Name: Matt Williams
Hometown: Hazard, Kentucky  
Program: Physical Therapy (Hazard Campus)
Class of 2016


 

Why did you choose the UK College of Health Sciences for your education?
The University of Kentucky is one of the most prestigious institutions in the United States. I wanted to grow as a student, as a clinician, and as an individual, and I believe the UK College of Health Sciences has one of the best reputations for providing such opportunities.   

Why/how did you become interested in pursuing PT?
One of my favorite quotes is "God gives us the gift of life, and what we do with our lives is our gift back to Him." Physical therapy is one of the most rewarding careers in which clinicians are put in a position to utilize their gifts to make a positive impact on someone's life. This is something that has always been compelling to me. Medicine can add years to a person's life, but rehab can add life to those years.    

What is your favorite part of your PT education so far and why?
The clinical experience is my favorite part of our physical therapy curriculum because it breaks up the monotony of the classroom. This enriched environment allows us to put our knowledge to practice through interactions with real patients which serves as an essential bridge to entry-level clinical practice.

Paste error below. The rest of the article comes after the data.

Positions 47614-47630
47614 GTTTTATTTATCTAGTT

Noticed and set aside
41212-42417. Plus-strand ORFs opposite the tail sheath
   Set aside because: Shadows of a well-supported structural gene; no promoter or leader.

What is the most interesting (or surprising) thing you have learned while studying in the PT field?
The most interesting/surprising thing I have learned while studying physical therapy is how diverse and ever-evolving the profession is. Prior to applying to the program, my knowledge was limited to sports rehabilitation, stroke rehabilitation, and pediatrics. I have now been exposed to a number of other aspects of the profession and various ways we can be advocates for our patients.    

What are your career plans?
At this point, I am primarily interested in the industrial rehabilitation setting. I intend to work somewhere in Kentucky, and I hope to eventually become certified as an Ergonomics Assessment Specialist as well as a Mechanical Diagnosis and Therapy (McKenzie) provider.  

Are you involved in any extra-curricular or community activities?